Paracoccidioidomycosis is a systemic fungal disease occurring in Latin America and more prevalent in South America. The disease is caused by the dimorphic fungus Paracoccidioides
spp. whose major hosts are humans and armadillos. The fungus grows in soil and its infection is associated with exposure to the rural environment and to agricultural activities, with a higher risk in coffee and tobacco plantations. Population studies assessing the reactivity to Paracoccidioides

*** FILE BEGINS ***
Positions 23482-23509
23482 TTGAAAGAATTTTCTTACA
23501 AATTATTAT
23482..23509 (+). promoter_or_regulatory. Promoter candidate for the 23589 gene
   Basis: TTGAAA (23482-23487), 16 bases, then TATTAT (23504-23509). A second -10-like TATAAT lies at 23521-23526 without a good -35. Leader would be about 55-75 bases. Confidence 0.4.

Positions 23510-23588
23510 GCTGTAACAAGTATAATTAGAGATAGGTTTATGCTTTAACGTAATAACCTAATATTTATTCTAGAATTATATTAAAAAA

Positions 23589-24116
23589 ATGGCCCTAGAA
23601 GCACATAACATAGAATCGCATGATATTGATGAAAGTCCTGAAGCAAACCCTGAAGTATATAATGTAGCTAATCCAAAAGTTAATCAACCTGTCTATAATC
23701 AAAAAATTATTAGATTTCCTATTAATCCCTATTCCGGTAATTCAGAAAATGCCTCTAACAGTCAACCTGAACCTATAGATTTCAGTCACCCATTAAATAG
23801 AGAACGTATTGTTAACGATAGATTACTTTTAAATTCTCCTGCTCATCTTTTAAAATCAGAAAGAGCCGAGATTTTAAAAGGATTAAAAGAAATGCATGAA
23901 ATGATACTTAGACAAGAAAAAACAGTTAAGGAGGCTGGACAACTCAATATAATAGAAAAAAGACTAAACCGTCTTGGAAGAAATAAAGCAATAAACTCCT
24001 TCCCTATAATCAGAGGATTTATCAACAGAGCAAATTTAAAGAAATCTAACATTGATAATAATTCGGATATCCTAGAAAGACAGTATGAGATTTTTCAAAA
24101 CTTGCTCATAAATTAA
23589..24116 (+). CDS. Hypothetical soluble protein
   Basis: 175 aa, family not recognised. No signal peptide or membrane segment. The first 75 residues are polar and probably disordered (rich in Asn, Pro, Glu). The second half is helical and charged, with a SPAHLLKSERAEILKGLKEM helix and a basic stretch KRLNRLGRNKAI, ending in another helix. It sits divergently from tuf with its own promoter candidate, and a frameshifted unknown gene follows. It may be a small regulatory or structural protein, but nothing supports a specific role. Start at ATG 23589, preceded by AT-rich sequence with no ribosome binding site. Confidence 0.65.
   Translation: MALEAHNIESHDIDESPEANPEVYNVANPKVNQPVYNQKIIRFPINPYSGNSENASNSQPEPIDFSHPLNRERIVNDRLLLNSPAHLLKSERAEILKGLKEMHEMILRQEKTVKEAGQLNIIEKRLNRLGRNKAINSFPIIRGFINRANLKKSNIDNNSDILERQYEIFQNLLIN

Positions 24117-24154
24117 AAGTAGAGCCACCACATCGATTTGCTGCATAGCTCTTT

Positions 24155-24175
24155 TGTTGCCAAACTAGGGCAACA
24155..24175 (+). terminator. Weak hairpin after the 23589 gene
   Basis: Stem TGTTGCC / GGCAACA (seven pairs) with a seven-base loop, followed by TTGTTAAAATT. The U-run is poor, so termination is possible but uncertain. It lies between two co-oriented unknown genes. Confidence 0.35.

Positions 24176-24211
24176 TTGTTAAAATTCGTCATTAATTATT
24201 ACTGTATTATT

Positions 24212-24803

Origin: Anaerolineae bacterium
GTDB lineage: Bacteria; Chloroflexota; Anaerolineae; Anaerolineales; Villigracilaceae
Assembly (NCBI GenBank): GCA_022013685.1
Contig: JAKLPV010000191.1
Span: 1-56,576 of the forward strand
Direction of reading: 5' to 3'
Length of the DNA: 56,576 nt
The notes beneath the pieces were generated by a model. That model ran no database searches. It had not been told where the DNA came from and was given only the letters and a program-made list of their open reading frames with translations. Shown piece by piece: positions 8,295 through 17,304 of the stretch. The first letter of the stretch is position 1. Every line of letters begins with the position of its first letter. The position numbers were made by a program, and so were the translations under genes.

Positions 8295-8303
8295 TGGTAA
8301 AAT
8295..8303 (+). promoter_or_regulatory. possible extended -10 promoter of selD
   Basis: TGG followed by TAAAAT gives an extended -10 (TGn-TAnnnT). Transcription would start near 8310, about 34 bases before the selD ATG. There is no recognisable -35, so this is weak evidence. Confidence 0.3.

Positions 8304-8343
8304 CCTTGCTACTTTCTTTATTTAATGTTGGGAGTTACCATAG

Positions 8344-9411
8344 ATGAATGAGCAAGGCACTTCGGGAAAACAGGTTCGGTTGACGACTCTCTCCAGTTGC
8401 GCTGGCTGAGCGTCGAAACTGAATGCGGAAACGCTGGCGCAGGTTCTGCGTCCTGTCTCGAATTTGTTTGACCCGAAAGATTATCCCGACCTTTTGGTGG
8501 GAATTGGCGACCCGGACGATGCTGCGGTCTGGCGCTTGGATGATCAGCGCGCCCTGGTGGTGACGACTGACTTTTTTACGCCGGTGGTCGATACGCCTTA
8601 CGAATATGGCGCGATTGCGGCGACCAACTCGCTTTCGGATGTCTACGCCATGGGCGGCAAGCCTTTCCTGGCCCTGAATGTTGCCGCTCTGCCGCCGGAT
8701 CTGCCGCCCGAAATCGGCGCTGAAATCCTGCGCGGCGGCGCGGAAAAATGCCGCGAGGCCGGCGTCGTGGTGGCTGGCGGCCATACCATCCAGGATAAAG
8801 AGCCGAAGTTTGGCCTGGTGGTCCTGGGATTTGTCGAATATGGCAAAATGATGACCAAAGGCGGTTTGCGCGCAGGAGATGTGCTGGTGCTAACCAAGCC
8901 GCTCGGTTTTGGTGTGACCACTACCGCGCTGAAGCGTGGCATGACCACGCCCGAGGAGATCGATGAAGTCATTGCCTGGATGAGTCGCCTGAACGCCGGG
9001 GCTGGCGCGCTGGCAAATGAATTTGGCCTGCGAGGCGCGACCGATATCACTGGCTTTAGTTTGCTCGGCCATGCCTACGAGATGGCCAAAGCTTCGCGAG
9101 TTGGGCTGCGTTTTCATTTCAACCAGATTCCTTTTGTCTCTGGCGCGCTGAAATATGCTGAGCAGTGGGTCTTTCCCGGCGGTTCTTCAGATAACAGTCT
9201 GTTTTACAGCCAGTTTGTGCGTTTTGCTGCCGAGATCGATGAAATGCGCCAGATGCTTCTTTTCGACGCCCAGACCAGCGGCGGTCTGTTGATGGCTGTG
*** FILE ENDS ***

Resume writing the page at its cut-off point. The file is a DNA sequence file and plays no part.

spp. antigens by intradermal reaction or serological tests have detected previous subclinical infections in a significant proportion of healthy individuals living in various endemic countries. Paracoccidioidomycosis-disease is manifested by a small minority of infected individuals. The risk of developing the disease and its type of clinical form are related to the personal and life style characteristics of infected individuals, including genetic background, age, sex, ethnicity, smoking habit, alcohol drinking, and eventual cellular immunosuppression. Brazil, Colombia, Venezuela, Argentina, and Ecuador have endemic areas that had already been defined in the 20th century. The incidence of paracoccidioidomycosis can be altered by climate phenomena and mainly by human migration and occupation of poorly explored territories. In Brazil, the endemy tends to expand towards the North and Center-West around the Amazon Region.
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